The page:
Realizing the interconnectedness of my patients’ oral health and overall health, I pay extra close attention to each patient’s condition and often catch dental issues that would otherwise go unnoticed at a conventional dental office. When patients go in for a teeth cleaning at a holistic dentist, they also get an in-depth examination.

The Difference of a Holistic Dentist

Heather Dane then picked up on the importance of caring for yourself and that only you you’re your body. Holistic dentists will work with you and will listen to what you say.

She elaborated her point by describing her own, personal experience at my office. She needed four mercury fillings removed. Instead of Novocain, I use septacane, lycodine and carbocane for pain reducers. She, however, had a bad reaction to septacain. We had her take a muscle test and decided that carbocane would be better. This worked because her body was overly sensitive to epinephrine.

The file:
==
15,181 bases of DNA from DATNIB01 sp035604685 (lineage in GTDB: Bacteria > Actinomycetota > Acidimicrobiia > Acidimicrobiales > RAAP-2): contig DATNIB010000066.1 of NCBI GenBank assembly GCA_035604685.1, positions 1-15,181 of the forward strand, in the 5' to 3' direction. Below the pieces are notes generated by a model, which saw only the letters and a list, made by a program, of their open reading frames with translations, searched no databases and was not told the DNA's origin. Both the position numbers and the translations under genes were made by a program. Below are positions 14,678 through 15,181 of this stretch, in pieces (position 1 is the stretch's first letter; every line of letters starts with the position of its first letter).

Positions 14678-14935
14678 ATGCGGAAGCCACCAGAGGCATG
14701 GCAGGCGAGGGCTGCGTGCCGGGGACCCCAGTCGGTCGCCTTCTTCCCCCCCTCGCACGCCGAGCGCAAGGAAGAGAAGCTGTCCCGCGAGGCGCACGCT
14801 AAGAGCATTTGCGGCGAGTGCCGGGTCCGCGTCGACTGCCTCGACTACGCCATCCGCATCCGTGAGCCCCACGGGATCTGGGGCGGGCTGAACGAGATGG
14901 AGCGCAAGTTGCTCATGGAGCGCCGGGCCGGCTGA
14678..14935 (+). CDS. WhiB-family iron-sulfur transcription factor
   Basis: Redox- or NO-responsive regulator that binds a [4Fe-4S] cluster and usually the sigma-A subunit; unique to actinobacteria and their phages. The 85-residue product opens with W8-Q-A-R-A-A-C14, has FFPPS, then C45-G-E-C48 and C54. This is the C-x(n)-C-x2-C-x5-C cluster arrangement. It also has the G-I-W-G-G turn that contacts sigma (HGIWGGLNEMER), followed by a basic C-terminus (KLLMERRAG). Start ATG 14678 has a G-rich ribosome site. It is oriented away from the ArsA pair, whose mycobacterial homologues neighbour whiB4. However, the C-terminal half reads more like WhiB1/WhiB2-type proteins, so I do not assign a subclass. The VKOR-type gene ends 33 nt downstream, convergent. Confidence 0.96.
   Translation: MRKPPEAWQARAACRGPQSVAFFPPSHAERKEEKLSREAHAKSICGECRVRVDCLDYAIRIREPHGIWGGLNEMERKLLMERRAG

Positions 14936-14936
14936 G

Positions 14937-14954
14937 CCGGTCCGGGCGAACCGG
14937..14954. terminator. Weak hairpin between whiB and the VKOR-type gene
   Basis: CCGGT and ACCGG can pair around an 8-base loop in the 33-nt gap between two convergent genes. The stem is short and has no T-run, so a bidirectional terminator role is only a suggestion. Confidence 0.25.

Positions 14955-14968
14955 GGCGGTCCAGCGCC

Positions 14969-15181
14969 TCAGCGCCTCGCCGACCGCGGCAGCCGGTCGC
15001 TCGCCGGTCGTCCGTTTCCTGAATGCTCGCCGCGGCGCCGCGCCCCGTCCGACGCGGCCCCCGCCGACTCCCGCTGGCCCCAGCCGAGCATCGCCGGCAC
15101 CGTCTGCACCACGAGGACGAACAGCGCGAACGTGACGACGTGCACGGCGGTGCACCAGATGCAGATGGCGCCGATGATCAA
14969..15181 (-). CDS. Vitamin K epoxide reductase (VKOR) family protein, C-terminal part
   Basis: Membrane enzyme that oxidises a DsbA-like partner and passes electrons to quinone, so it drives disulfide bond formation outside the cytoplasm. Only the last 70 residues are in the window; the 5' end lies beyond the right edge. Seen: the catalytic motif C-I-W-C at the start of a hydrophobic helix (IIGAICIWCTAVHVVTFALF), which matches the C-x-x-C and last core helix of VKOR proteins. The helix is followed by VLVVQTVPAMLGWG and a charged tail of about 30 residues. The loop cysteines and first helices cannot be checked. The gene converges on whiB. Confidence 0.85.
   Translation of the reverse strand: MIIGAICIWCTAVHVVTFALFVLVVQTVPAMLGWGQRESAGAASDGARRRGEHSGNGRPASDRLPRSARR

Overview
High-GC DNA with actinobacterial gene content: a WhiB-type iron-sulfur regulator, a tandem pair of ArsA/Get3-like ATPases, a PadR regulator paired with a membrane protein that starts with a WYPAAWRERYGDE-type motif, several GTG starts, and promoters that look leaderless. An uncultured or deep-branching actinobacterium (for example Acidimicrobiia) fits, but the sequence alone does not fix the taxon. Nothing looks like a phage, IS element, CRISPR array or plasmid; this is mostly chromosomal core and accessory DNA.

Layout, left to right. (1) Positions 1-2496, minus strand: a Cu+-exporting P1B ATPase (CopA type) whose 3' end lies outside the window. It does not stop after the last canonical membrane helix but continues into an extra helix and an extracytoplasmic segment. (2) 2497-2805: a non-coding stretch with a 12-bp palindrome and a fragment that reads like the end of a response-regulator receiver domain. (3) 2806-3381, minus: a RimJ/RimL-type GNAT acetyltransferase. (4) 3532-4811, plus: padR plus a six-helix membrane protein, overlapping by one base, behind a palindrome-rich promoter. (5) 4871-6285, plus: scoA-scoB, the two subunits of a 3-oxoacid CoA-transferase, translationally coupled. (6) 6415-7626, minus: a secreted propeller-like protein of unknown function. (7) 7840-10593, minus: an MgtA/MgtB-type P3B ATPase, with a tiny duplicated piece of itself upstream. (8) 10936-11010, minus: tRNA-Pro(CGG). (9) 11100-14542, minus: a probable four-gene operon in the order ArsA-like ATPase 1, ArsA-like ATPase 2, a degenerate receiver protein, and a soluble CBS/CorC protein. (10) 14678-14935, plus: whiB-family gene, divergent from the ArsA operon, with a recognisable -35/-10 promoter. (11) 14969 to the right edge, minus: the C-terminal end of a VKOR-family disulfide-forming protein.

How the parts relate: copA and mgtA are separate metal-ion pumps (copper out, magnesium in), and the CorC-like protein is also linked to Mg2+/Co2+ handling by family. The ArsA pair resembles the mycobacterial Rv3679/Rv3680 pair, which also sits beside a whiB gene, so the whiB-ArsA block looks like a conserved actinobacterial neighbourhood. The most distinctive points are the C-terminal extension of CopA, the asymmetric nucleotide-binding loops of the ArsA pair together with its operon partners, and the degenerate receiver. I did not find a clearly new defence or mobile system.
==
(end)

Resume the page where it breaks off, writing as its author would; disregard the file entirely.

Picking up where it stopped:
It was summed up that holistic dentist care for the whole patient, every patient. Heather illustrated the point that each patient is different and should be treated as such.

If you want a dentist who is concerned about your dental and overall health, be sure to check into holistic dentistry. For any questions, you may have, don’t hesitate to contact me.

Reversing Tooth Decay: Can it be as Simple as Changing Your Diet?

Mouth checkupAs a holistic dentist, we always strive to find the best way to treat out patient’s dental health concerns, in the most efficient, and health conscious way possible. We like to focus on overall health, along with the health of your mouth.